Heidelberg Institute for Theoretical Studies (HITS)

The Heidelberg Institute for Theoretical Studies (HITS) takes part in IMPRS-HD with the working groups on Stellar Evolution Theory (SET), on Astroinformatics (AIN), on the Physics of Stellar Objects (PSO), and on the Theory and Observations of Stars (TOS).

In 2013, the "Astroinformatics" group was established at HITS. Our goal is to develop new methods and tools to deal with the exponentially increasing amount of data in astronomy. The group is interested in the development of improved photometric redshift regression models. This is a key tool in the analysis of the huge amounts of data provided by upcoming major survey projects like the Square Kilometer Array (SKA), Gaia, or Euclid. Also of crucial scientific interest are methods and tools for extracting and filtering rare objects for detailed follow-up analysis with 8-m class telescopes. Estimated occurrences of only a few objects per million make manual inspection of the existing catalogs impossible. Morphological classification of galaxies based on imaging data as well as high-dimensional similarity measures are the other research interests of the Astroinformatics group. These are initial stages in providing more exploratory access to the data archives for astronomers.

The "Stellar-Evolution-Theory (SET)" group investigates the turbulent and explosive lives of massive stars. Currently, the group focuses on massive binary stars and the intricate merging process. Mergers produce strong magnetic fields, and the merger products may forge highly-magnetised neutron stars in their terminal supernova explosions — these magnetic neutron stars, known as magnetars, are the strongest magnets in the Universe. Stars are the basic building blocks of the visible Universe and produce almost all chemical elements heavier than helium. Understanding how stars transformed the pristine Universe into the one we live in today is at the heart of research in astrophysics.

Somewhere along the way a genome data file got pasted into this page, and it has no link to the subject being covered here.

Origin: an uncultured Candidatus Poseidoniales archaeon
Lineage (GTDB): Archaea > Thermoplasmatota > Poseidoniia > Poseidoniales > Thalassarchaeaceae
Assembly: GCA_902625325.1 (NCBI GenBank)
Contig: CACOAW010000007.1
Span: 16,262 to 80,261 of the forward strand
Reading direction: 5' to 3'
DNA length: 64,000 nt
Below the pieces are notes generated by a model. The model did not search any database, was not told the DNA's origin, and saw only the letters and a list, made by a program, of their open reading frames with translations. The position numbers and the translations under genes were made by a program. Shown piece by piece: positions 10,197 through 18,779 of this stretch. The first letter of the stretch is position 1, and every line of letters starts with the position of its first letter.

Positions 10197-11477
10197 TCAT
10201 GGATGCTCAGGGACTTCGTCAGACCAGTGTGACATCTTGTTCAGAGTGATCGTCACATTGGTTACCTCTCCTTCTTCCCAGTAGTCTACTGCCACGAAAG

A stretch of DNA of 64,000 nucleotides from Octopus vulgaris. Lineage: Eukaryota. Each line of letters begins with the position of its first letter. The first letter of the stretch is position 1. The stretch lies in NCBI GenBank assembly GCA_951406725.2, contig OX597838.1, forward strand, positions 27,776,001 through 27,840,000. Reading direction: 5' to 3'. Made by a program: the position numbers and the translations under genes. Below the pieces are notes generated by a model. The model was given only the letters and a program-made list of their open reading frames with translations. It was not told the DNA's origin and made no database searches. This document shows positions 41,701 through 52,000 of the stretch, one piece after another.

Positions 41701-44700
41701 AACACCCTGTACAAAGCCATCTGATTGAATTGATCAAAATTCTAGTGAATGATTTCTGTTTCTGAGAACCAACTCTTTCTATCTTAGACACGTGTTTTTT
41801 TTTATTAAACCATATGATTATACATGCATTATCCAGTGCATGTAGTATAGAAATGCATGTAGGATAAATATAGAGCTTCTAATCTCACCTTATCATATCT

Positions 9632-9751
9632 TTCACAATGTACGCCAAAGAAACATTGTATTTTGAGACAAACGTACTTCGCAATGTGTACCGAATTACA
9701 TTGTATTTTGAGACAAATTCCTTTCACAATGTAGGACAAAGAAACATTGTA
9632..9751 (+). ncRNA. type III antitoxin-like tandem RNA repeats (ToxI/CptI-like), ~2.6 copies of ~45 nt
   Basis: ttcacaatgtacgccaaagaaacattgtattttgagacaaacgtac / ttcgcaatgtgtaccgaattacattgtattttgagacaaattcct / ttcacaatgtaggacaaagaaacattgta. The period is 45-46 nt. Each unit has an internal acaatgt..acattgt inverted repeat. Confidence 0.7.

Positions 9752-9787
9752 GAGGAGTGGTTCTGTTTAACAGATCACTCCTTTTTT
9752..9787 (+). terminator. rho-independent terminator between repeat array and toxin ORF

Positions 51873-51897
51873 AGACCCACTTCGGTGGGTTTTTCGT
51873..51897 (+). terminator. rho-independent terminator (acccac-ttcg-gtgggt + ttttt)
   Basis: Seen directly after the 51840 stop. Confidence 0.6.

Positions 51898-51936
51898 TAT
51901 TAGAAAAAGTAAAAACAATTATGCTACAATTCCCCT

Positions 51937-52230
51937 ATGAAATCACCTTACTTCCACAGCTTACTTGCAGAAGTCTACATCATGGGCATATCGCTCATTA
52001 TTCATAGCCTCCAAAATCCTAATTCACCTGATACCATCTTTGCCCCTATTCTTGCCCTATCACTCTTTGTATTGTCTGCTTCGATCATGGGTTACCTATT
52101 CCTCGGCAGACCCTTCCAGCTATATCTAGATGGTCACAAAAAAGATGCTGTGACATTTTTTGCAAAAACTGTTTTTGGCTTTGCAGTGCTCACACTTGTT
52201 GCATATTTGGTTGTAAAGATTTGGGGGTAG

Understanding the physical processes that take place in stars and how these change as a function of stellar evolution is the ultimate goal of the "Theory and Observations of Stars (TOS)" group at HITS which has been established in 2020. We focus, but not limit ourselves to, low-mass main-sequence stars, subgiants, and red giants. These stars are interesting as they go through a series of internal structure changes. Furthermore, these are potential hosts of planets and standard candles for galactic studies (core helium burning red-giant stars), and hence exoplanet studies as well as Galactic archaeology, will also benefit from an increased understanding of these stars.

Our research group "Physics of Stellar Objects" seeks to understand the processes in stars and stellar explosions based on extensive numerical simulations. Newly developed numerical techniques and the ever growing power of supercomputers facilitates a modeling of stellar objects in unprecedented detail and precision. A primary goal of our group is to model the thermonuclear explosions of white dwarf stars leading to the astronomical phenomenon of Type Ia supernovae. These are the main sources of iron in the Universe and have been instrumental as distance indicators in cosmology — leading to the spectacular discovery of the accelerated expansion of the Universe. Multi-dimensional fluid-dynamical simulations in combination with nucleosynthesis calculations and radiative transfer modeling provide a detailed picture of the physical processes in Type Ia supernovae but are also applied to other kinds of cosmic explosions.